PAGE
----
However, these symptoms vary a lot, and even if some of them are present, you can't be sure if your dog is poisoned or what kind of poisonous materials it has taken. The common symptoms of dog poisoning may include but aren’t limited to the following.
If any of these symptoms are noticed, you should try to figure out what might have poisoned your dog. This can be helpful in its treatment and can even save its life. Here are some things that you should check out.
Many human medications are seriously harmful to dogs. Here are some things you need to watch out for.
Many things in the bathroom can also be potentially harmful to your dog. Here are the things you need to be careful about
Household items like cleaning products can also cause poisoning, and skin irritation; moreover, essential oils can also be harmful if ingested by your dog. Therefore, make sure that all cleaning products are inaccessible to your dog.
Tobacco can also be harmful to dogs; therefore, if you smoke, make sure to dispose of your cigarette butts responsibly. Vaping can also be dangerous.
Many human foods are completely safe and healthy for dogs but not all foods we love to eat are good for dogs.
Make sure that harmful food items like chocolate, avocados, raisins grapes, and nuts are away from the reach of the dog. View a complete list of foods that dogs should not eat.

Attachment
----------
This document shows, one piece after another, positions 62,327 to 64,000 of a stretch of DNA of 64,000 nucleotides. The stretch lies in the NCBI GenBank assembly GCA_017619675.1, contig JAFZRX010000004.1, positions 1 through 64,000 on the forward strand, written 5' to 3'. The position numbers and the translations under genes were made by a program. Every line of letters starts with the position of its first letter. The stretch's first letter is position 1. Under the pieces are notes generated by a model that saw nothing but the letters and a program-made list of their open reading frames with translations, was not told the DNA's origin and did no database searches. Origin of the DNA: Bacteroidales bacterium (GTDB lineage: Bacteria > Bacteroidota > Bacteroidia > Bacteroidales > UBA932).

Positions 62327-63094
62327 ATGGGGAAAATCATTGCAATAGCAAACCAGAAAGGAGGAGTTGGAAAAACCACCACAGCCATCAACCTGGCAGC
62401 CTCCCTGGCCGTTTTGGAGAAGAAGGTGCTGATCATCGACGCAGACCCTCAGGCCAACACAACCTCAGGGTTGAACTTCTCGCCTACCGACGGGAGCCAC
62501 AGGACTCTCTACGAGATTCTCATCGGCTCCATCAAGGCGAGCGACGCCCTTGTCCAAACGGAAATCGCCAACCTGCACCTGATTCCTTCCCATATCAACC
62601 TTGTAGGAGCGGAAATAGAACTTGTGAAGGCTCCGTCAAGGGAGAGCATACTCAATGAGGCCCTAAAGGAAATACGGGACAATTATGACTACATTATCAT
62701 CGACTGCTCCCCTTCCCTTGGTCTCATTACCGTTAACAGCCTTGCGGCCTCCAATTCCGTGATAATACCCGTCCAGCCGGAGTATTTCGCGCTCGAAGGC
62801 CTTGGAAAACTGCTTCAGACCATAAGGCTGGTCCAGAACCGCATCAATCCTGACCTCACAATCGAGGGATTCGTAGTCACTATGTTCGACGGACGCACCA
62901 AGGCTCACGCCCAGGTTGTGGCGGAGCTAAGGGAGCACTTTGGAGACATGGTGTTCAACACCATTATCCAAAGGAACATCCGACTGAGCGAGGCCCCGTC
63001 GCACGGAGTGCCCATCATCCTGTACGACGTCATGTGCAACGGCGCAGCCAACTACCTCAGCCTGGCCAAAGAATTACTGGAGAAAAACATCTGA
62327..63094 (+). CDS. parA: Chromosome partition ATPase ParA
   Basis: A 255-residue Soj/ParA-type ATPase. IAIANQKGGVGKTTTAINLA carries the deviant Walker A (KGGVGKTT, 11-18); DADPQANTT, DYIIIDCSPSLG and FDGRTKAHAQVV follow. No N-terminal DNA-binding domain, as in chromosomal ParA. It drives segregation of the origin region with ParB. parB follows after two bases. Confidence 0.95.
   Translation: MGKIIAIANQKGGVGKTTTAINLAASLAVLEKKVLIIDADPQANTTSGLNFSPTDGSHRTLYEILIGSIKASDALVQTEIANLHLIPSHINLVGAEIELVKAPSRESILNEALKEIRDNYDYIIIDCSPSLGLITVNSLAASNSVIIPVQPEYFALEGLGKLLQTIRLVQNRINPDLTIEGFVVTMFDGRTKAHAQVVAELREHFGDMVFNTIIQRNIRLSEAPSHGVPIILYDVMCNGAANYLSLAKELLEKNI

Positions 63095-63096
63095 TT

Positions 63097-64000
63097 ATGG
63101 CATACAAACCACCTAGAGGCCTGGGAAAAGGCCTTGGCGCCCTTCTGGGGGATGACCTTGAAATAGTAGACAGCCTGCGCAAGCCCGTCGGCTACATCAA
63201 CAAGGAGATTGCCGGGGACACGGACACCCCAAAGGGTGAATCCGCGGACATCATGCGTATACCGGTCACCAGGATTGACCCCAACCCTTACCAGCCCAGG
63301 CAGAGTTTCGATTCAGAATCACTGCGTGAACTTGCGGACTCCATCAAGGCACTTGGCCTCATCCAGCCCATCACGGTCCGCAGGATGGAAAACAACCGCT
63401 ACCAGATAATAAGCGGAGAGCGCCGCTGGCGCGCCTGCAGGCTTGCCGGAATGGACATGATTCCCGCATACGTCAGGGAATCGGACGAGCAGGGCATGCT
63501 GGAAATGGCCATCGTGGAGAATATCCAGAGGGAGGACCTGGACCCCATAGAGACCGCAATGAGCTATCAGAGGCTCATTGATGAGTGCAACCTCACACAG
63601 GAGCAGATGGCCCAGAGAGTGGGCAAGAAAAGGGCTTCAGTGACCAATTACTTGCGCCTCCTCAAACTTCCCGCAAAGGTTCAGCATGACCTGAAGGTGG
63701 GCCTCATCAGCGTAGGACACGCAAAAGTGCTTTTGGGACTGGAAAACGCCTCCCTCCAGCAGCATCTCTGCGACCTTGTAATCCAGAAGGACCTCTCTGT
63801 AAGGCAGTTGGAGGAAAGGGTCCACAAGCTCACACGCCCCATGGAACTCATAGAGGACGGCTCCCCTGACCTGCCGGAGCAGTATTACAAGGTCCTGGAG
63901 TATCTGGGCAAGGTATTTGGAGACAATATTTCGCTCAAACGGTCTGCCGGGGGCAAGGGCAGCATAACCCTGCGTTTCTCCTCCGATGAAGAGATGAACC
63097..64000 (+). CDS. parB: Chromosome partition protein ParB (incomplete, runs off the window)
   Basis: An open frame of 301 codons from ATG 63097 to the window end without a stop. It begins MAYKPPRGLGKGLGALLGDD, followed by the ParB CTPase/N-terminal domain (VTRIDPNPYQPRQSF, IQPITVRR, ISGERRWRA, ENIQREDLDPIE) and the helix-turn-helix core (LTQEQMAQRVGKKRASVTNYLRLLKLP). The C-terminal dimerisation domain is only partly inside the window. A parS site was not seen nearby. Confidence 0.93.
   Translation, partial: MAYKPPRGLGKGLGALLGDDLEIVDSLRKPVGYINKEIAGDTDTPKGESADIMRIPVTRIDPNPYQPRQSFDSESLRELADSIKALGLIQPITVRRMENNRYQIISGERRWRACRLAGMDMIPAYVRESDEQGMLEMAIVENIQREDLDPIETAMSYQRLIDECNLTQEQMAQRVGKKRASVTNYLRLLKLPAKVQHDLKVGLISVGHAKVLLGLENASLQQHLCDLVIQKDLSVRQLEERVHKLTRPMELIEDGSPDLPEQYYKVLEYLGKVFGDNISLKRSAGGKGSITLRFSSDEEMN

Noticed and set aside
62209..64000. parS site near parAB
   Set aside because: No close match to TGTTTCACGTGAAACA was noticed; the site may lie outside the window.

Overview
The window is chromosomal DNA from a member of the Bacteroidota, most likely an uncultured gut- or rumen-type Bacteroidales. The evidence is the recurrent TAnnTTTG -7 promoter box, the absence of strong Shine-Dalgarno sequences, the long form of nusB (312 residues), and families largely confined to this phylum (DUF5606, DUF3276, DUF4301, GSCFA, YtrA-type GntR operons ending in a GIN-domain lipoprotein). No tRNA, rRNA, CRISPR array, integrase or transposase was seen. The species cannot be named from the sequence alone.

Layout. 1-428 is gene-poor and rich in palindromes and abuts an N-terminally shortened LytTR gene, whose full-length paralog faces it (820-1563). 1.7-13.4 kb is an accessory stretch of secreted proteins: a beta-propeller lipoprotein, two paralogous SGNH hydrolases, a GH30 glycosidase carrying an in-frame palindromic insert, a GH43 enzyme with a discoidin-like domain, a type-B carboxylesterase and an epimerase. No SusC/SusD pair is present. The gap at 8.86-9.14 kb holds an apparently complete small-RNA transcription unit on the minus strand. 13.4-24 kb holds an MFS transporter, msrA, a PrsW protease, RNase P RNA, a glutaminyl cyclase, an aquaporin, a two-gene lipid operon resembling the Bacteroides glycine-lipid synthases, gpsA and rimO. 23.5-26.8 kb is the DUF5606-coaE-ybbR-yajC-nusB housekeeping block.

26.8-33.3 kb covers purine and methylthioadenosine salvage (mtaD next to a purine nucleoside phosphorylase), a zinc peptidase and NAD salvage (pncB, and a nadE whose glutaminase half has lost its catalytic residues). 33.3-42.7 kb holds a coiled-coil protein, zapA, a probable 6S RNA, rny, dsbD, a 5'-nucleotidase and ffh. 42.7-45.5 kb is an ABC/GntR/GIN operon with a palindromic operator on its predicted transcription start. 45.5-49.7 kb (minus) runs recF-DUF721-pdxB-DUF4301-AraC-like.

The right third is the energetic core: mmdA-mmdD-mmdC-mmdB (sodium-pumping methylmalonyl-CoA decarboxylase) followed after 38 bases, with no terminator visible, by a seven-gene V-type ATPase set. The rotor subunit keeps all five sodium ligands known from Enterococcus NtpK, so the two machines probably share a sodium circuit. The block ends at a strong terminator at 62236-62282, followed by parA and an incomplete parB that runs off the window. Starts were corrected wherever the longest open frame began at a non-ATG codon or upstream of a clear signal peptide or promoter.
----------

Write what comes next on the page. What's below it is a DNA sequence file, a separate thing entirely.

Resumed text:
Puppies are notorious for checking everything out by taking a mouthful. While most plants taste bitter and adult dogs rarely choose to eat them, there are some plants that are especially harmful to dogs.
If your dog has access to indoor plants or plays in your garden regularly, them may decide to see if that lovely green leaf or colorful flower is good enough to eat.
Keep all poisonous plants away from dogs. View a list of plants toxic to dogs.
When your pet dog is accidentally poisoned, it is widespread for people to get scared and start panicking. Most people don't know what to do to help their dog, and the best thing to do in this state is to seek professional help. Here are some ways in which you can do so.
If you suspect that your dog has ingested something harmful, you should call your vet and explain its symptoms. This can help you identify what might have caused the poisoning, and if your pet needs immediate medical attention.
Furthermore, if your dog is showing severe symptoms, then calling your vet. At the same time, you are headed in the direction that can help them prepare, and save a lot of valuable time.